In the cold of winter you might not be thinking of the nice hot summer days as a negative thing. In the winter when temperatures get really low people suffer from hypothermia or worse, whereas in heat they can suffer from heat stroke or worse. When it comes to the heat there’s a nice and simple solution of planting trees.
In urban environments tree coverage can literally save lives by having a minium of 30% of urban space shaded by trees. Not only will the trees reduce heat in their immediate area they will provide cleaners air and a nicer place to be.
We found substantial variation in UHI death rates across European cities. In 2015, Gothenburg in Sweden recorded no premature UHI deaths, while urban heat was responsible for 32 premature deaths per 100,000 people in the Romanian city Cluj-Napoca.
The cities with the highest UHI death rates were in southern and eastern Europe. Most of these cities generally had low tree coverage and recorded the highest UHI effect.
Just 3.3% of Thessaloniki in Greece is covered by trees, resulting in urban temperatures 2.8? higher than the surrounding area. By contrast, 27% of Gothenburg is covered by trees, delivering an UHI effect of just 0.4?.
Overall, southern European cities will benefit most from increasing their tree cover. Our model estimates that Barcelona could reduce its UHI death rate by 60% by meeting the 30% tree coverage target.
It’s clear that being around nature is good for one’s health, but why? Researchers have been looking into the physiological reasons for the benefits of nature and multiple reasons have been found. Being in nature is good for you in many tiny ways that culminate into a big benefit to your immune system. Everything from a small house plants to large trees in local parks helps your immune system function better.
Be comforted knowing that you can improve your health (and other’s) by just helping plants grow.
In built environments, trees and landscaping may promote health not only by contributing positive factors like phytoncides but also by reducing negative factors.Air pollutionis associated with myocardial inflammation and respiratory conditions (Villarreal-Calderon et al., 2012).High temperaturescan cause heat exhaustion, heat-related aggression and violence, and respiratory distress due to heat-related smog formation (Anderson, 2001;Akbari, 2002;Tawatsupa et al., 2012). Andviolenceaffects physical and mental health (e.g.,Groves et al., 1993). Vegetation filters pollutants from the air (although see Table 2 in the Supplementary Materials for details), dampens the urban heat island (e.g.,Souch and Souch, 1993), and appears to reduce violence (Table 2 in the Supplementary Materials for review).
Forests make for naturally wonderful carbon sinks and thanks to a myriad of efforts we should see reforestation efforts grow over the next few years. This is all good to witness and we can all help by planting a tree. There are ways to tend to a forest for maximum carbon capture which scientists are hoping to perfect. It’s one thing to have a forest and it’s an even better thing to have a resilient high-quality forest which attracts a diversity of animals.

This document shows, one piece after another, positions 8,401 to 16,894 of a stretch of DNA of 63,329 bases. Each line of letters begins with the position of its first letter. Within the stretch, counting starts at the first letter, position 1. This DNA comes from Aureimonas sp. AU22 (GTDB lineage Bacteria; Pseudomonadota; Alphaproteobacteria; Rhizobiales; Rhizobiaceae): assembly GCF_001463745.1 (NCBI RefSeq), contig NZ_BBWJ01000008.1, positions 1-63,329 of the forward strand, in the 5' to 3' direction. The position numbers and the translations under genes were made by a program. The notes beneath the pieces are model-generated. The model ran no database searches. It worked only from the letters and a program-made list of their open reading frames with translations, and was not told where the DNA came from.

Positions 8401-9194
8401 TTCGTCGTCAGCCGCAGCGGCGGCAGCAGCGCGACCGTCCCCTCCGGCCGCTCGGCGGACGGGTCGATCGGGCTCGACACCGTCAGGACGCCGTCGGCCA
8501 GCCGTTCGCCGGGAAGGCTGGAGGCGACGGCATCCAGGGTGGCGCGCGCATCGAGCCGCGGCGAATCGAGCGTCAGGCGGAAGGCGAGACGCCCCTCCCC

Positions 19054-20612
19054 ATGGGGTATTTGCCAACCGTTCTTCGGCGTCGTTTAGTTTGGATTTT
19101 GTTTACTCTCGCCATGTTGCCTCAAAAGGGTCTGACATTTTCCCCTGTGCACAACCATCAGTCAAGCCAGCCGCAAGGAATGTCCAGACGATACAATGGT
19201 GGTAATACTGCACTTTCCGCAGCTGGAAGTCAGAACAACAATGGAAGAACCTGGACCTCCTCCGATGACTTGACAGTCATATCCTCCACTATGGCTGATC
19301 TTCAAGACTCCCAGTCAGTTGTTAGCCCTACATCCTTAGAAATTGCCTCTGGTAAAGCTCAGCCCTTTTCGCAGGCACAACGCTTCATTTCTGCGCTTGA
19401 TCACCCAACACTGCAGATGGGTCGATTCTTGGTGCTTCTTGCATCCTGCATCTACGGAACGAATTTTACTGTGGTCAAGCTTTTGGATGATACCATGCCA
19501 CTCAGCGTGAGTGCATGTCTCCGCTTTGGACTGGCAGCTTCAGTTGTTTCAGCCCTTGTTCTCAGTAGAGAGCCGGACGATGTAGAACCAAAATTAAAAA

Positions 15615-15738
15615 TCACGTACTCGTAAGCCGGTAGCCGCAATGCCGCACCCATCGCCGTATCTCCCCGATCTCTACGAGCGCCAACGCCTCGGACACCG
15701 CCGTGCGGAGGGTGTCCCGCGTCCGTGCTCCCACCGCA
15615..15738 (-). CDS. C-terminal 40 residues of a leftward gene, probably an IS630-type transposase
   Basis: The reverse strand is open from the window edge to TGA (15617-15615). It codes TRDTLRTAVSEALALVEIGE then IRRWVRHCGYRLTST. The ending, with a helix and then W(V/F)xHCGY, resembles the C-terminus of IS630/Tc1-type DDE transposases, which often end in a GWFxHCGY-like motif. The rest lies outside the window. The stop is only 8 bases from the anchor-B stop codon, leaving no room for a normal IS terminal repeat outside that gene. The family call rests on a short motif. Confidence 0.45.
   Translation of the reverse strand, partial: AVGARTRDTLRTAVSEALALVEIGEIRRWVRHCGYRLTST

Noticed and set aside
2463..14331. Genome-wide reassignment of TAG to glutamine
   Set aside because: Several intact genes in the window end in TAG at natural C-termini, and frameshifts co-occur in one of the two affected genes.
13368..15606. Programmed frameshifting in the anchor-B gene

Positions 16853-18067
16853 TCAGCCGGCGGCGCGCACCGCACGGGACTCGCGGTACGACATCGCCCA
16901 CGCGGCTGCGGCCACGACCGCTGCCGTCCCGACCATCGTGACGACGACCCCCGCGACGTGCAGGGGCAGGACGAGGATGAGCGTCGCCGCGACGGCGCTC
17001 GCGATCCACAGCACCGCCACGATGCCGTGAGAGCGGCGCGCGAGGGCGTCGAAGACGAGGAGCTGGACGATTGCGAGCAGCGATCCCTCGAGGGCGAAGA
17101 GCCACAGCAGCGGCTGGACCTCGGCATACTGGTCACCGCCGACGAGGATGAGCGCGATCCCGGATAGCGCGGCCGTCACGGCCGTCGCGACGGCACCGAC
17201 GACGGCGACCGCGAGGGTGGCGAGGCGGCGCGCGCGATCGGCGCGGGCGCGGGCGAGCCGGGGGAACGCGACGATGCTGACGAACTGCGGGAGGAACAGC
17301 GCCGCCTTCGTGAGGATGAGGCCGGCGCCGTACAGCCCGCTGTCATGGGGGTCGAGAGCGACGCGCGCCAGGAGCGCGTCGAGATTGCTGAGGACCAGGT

There are a number of ways that we can ensure new forests are resilient to these impacts. First, having adiversity of species with a wide variety of traitsin the forest landscape reduces the risk that a single event will wipe out large parts of the ecosystem. This is because tree species have different resistances and vulnerabilities.
For example, pests and diseases are likely to migrate as the climate changes. In a single-species plantation, that could wipe out the whole forest. But with many different species in the area, parts of the forest will be resilient.
We should also plant and introducespecies that are adapted to the future climatic conditionsprojected for the area. For example, if climate models project a drier climate with increased droughts, then including native species with tolerance to drought would increase the chances of that forest staying resilient, and therefore maintaining its carbon store for longer.
Earlier this year a group of scientists released a report that planting 1 trillion trees will essentially undo a decade of human carbon output. Ethiopia is doing its part by planting 350 million trees in just one year. The country is experiencing direct harms from the climate crisis (from deforestation to wildlife loss) and as chosen to plant trees to address those harms. They hope to ultimately plant 4 billion trees by the end of there rainy season!
Monday’s challenge had encouraged citizens in Africa’s second most populous nation to plant 200 million trees in one day. In 2017, India set the world record when around 1.5 million volunteers planted 66 million in 12 hours.
Ethiopia’s goal for the whole season is even bigger than that; the national tree planting campaign aims to plant 4 billion trees during “the rainy season” — between May and October — according to a May tweet by Ahmed.
Long ago, when the vikings first arrived in Iceland the land was forested. Something between 25-40% of the country was covered by trees and humans slowly cut down the trees to an extent that was harmful to local ecosystems. Efforts to replant trees in the country have failed since they brought seeds from outside the country and a warming planet hasn’t been friendly to those trees. Now they are using native species to grow their forests and it’s working.